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Red 2

Red 2

I yearn for a summer movie season without sequels. I know,
call me a dreamer, but watching movies like Red
is positively dispiriting. I didn’t think the 2010 adaptation of DC’s
graphic novel was all that great, but it did have novelty value in its concept
and especially its casting, with “mature” stars like Bruce Willis, Helen
Mirren, John Malkovich, and Morgan Freeman playing retired secret agents who
still have a lot of juice.

Now comes Red 2,
minus the estimable Mr. Freeman, and the surprise element is gone. We already
know the principal players and the overall idea. This time the focus is on
Willis trying to shield his naïve Midwestern sweetie (Mary-Louise Parker) from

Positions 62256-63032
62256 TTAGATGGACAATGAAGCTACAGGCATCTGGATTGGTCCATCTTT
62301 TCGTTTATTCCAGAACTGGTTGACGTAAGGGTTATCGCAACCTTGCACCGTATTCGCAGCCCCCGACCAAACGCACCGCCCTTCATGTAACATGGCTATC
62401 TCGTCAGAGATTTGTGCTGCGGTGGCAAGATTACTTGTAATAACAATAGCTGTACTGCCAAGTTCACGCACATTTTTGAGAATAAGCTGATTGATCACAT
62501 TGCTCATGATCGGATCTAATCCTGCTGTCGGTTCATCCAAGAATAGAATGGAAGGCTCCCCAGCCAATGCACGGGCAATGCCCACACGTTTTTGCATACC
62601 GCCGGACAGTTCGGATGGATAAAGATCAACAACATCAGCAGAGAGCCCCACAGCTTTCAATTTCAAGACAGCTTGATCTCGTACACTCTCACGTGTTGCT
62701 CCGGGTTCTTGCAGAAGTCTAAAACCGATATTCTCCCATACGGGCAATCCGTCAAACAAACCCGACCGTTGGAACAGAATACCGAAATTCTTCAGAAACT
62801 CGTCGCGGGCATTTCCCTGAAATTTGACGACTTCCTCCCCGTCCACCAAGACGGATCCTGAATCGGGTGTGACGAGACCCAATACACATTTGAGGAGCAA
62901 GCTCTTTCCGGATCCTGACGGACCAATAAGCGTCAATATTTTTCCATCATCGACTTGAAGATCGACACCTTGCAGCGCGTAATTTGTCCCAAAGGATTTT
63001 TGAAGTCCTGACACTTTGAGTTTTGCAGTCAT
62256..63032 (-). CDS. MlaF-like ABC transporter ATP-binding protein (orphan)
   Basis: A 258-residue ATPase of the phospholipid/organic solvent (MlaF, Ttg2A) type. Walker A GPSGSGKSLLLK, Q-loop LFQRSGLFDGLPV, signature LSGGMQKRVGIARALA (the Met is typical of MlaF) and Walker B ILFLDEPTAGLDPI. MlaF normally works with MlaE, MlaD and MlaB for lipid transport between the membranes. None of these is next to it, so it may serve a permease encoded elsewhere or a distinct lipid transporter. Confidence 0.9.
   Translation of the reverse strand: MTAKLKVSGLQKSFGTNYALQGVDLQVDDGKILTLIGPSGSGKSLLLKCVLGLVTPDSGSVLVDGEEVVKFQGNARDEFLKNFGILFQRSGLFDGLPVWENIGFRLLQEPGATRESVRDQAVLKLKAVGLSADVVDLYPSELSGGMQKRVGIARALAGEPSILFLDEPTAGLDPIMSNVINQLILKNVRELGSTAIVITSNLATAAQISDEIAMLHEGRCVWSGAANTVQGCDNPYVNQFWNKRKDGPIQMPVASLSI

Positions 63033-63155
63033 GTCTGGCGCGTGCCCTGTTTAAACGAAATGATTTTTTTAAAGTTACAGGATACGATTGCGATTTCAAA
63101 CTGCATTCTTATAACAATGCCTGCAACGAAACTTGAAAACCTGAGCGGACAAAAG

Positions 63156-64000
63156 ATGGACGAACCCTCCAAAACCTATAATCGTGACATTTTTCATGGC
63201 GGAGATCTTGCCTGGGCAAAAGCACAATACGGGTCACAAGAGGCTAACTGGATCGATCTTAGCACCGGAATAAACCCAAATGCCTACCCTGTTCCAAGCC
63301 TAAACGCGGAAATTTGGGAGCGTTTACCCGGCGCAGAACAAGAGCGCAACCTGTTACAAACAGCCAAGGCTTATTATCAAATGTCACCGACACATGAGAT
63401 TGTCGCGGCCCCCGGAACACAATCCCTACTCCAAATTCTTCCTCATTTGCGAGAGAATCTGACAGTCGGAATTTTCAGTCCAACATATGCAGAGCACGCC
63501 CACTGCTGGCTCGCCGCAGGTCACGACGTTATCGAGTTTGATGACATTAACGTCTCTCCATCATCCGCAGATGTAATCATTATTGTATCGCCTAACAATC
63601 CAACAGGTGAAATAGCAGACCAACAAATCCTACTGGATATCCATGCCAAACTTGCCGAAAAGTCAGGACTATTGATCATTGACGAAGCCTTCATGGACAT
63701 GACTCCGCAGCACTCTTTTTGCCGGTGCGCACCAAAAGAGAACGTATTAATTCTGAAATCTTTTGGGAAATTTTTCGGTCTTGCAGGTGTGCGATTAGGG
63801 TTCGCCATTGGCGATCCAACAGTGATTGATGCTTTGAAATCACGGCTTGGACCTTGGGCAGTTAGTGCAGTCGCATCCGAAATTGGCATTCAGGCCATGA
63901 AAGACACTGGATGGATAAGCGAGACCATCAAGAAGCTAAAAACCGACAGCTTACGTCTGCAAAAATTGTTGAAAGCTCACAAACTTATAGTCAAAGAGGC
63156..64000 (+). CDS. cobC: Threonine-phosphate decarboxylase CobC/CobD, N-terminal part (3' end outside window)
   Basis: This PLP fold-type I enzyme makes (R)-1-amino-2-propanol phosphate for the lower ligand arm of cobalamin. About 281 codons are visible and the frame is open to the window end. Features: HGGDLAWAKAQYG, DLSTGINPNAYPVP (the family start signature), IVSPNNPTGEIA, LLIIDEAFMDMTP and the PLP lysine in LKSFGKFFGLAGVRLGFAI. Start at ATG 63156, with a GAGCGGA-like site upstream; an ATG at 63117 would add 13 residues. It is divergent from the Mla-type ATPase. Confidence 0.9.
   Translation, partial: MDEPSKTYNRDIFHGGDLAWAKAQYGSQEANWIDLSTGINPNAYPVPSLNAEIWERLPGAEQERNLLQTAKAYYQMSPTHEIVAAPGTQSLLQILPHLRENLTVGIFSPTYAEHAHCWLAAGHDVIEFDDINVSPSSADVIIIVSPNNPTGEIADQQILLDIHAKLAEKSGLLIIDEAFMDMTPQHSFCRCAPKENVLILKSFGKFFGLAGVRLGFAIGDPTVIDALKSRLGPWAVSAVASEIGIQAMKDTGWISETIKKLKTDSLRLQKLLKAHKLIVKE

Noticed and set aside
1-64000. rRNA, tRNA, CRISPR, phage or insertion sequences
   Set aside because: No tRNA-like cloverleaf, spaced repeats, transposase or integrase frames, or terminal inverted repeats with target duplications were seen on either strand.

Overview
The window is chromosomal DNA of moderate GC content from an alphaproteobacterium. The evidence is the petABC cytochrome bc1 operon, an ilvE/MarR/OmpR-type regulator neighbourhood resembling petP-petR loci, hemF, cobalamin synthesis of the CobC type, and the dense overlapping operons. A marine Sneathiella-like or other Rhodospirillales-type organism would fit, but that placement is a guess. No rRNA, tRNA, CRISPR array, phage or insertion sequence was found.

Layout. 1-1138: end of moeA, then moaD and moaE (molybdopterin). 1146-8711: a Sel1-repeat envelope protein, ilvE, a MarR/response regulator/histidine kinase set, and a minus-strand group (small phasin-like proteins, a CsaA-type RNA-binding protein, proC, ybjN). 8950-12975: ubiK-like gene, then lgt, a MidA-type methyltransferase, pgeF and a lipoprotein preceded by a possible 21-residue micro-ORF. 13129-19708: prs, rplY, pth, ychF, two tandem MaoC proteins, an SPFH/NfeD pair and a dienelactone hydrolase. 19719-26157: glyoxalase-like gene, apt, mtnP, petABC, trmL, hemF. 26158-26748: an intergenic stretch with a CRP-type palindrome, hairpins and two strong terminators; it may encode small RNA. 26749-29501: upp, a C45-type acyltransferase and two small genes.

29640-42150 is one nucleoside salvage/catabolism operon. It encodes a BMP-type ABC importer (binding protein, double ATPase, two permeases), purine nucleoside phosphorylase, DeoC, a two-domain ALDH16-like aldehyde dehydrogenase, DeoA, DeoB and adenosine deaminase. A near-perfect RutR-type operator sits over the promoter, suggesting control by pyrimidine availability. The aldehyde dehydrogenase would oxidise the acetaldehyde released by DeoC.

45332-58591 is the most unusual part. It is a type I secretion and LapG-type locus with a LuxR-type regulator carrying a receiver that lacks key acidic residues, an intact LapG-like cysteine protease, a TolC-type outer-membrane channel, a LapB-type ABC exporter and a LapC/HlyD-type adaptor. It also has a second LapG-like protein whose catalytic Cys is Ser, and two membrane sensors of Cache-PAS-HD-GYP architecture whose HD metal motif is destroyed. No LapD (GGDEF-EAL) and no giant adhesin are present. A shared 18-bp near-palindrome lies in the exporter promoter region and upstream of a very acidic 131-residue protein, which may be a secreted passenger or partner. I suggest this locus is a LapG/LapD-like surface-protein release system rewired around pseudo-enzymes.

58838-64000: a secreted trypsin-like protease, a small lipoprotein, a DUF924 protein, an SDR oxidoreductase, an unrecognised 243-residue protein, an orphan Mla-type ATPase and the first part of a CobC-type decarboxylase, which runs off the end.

danger—while she wants to be in on the excitement. We also meet several new
characters: a lethal killing machine played by Korean star Byung-hun Lee, a
slinky Russian agent played by Catherine Zeta-Jones, and a British scientist
played by Anthony Hopkins who created a fearsome nuclear weapon that’s the
subject of the current storyline.

It’s pleasant enough to watch these actors at work, but
director Dean Parisot allows Malkovich and Mirren to mug shamelessly—perhaps to
compensate for a lack of witty or inventive dialogue. Willis is solid, as
usual, but it’s Parker (and, later in the proceedings, Hopkins) who seem to
actually be having fun, which is mildly contagious.

Jon Hoeber and Erich Hoeber devised the screenplay, as they
did three years ago for Red, which
became something of a sleeper success. There’s no shortage of action in this
follow-up, with fights, chases, bullets flying, glass shattering, and things
blowing up. But I felt the movie was trying too hard, and I simply lost

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